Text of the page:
Thailand: EIS optimistic on economic prospects in H2

The Economic Intelligence Service (EIS), a research arm of the Thailand Development Research Institute (TDRI), forecasts a better second half for the Thai economy, driven by increased tourism and domestic consumption, although the political instability would need to be monitored.

The EIS predicts Chinese arrivals to Thailand will increase by 3-4 times the level recorded in 2022, rising to 5-6 million this year. Some 10 million Chinese visitors arrived in 2019.

Improved domestic consumption should stimulate the Thai economy in the second half, said EIS director Kirida Bhaopichitr.

While Thai exports have benefited from China’s reopening, the EIS expects total shipments would shrink this year given the risk of a global economic downturn and uncertainty in the formation of a new government, Ms Kirida said during a joint TDRI and Krungthai Card Public Co (KTC) media briefing held on Monday on the economy and consumer finance business in the second half of 2023.

“Politics is another domestic risk factor which may dampen investors’ confidence as the formation of a new government escalates,” she said. “The political instability may delay the fiscal 2024 budget disbursement, thus affecting government spending in the fourth quarter of 2023.”

Under this scenario, the EIS predicts the economy to grow 3.5% in 2023, primarily fuelled by the influx of international arrivals and private consumption. According to forecasts made by the Bank of Thailand, international arrivals are expected to reach 30 million this year and are set to increase to 35.5 million in 2024.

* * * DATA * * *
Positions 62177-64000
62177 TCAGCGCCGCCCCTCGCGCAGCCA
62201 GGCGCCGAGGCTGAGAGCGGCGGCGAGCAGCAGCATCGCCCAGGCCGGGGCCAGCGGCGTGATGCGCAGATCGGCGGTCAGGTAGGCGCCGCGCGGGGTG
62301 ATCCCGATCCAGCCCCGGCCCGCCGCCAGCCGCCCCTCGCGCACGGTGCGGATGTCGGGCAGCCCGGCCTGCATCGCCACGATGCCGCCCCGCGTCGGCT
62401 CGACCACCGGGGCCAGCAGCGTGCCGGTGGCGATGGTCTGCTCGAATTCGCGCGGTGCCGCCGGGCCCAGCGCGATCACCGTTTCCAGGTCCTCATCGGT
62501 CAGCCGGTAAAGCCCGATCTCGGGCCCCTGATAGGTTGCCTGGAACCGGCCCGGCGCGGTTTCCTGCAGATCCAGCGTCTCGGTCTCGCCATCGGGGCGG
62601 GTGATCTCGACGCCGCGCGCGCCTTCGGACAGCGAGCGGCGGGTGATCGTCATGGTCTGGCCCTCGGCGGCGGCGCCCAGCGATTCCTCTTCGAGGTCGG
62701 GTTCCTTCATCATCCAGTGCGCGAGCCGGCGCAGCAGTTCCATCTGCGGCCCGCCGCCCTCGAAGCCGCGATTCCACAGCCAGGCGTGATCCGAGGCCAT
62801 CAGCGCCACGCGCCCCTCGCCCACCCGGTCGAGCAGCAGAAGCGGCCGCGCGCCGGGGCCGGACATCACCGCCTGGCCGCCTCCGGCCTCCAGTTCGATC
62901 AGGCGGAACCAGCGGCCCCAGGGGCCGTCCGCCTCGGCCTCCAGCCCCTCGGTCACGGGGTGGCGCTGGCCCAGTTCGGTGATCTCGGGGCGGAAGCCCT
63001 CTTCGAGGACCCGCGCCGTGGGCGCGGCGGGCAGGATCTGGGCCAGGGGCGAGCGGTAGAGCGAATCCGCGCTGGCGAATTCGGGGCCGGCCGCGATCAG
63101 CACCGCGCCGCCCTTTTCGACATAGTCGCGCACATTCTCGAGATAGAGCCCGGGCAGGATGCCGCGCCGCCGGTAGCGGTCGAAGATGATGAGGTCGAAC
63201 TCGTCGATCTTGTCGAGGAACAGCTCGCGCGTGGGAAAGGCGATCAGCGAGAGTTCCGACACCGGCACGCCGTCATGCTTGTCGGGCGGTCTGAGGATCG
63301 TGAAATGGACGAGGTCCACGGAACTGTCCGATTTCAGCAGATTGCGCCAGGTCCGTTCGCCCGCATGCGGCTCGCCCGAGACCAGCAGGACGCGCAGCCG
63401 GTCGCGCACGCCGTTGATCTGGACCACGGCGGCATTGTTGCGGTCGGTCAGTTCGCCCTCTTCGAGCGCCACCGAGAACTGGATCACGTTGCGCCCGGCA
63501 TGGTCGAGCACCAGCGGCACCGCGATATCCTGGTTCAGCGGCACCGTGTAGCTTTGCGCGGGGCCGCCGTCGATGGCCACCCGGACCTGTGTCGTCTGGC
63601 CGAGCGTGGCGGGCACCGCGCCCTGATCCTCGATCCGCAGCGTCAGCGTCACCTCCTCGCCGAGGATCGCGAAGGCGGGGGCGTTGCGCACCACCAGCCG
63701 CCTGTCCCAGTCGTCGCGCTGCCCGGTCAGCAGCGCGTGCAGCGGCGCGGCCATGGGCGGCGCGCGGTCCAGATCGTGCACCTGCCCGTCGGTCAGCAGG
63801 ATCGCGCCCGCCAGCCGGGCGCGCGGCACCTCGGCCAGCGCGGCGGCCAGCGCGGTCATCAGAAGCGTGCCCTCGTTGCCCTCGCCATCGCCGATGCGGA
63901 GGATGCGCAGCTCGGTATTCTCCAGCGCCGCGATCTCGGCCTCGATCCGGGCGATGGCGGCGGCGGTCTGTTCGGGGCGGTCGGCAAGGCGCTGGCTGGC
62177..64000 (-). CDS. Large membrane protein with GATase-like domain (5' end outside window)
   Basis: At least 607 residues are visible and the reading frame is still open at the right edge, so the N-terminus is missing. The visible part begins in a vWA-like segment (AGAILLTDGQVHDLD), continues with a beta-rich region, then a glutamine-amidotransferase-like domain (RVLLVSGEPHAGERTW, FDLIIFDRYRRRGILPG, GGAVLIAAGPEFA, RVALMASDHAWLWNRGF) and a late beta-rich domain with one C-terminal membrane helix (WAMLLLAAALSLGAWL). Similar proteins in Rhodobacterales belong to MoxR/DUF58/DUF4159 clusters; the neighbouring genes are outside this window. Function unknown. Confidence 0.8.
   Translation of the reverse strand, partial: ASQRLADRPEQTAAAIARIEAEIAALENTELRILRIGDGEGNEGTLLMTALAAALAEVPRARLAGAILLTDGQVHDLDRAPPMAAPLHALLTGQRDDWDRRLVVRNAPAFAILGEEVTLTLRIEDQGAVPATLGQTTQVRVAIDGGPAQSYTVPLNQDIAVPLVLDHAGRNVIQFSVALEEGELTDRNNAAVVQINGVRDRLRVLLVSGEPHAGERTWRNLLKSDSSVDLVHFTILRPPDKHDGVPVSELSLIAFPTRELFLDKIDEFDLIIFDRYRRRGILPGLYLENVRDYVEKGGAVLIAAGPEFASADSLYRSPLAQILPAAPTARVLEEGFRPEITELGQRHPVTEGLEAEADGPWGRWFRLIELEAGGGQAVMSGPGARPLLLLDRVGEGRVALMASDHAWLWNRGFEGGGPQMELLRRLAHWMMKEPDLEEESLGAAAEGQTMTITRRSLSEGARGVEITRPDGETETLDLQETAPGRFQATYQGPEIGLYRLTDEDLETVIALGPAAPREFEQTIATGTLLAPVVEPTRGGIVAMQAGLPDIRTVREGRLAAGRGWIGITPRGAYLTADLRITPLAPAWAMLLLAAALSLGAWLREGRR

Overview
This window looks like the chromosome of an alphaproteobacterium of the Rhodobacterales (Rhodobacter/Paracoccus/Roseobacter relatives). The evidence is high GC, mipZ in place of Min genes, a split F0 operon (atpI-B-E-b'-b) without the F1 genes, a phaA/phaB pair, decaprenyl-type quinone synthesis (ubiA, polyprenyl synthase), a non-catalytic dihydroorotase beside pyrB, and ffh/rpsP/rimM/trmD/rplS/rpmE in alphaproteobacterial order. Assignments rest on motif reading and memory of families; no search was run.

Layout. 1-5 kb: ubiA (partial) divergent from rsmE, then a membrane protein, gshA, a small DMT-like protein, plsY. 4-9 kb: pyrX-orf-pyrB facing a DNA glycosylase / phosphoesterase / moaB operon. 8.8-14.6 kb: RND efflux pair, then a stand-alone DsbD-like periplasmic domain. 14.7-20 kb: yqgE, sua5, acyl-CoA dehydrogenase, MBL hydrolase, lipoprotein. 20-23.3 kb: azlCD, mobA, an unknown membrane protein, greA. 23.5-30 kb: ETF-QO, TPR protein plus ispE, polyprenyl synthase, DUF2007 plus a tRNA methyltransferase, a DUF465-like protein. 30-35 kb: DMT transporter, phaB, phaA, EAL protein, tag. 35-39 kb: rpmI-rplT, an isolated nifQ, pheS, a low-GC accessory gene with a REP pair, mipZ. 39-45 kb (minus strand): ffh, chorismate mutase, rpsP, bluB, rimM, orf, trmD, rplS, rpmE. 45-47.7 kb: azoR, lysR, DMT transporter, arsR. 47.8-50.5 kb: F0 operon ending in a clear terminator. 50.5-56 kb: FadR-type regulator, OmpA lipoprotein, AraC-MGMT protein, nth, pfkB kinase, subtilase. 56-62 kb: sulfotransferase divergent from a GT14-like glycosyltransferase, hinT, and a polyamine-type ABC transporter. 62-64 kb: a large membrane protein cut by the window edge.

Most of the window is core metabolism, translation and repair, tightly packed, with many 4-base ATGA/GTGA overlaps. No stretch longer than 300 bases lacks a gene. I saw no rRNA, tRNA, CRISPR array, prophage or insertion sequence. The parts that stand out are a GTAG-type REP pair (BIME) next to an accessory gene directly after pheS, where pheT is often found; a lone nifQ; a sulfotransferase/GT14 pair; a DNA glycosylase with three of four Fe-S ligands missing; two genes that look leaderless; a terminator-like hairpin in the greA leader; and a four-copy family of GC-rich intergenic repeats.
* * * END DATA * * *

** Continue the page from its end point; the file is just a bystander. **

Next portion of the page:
She said the Bank of Thailand would continue to hike its policy rate in a bid to curb inflation. The EIS anticipates that the central bank would increase its policy rate by 0.75 percentage points, targeting a range of 2.25% to 2.5% by the end of this year, from the current level of 2%.

In addition, the consumer confidence index in April this year rose for an 11th straight month, reaching the highest level in 38 months. This is a result of a rebound in the tourism sector which resulted in a decline in unemployment as well as income growth from increased employment in the hotel and restaurant, construction, trading, and manufacturing industries, she said.

Household consumption would likely expand moderately in line with tourist spending in hotels and restaurants, on transport, as well as in the retail and wholesale sectors.

Chutidej Chayuti, KTC’s chief financial officer, said a rise in the interest rate would not significantly affect the firm’s customers under the ceiling set for credit cards and personal loans which are two of KTC’s core businesses.

Mr Chutidej said KTC’s credit card spending is set to remain positive in the second half of this year in line with the economic recovery. It expects to achieve more than 10% growth in the card spending rate this year, with the possibility of reaching 15% growth depending on economic circumstances in the second half of the year.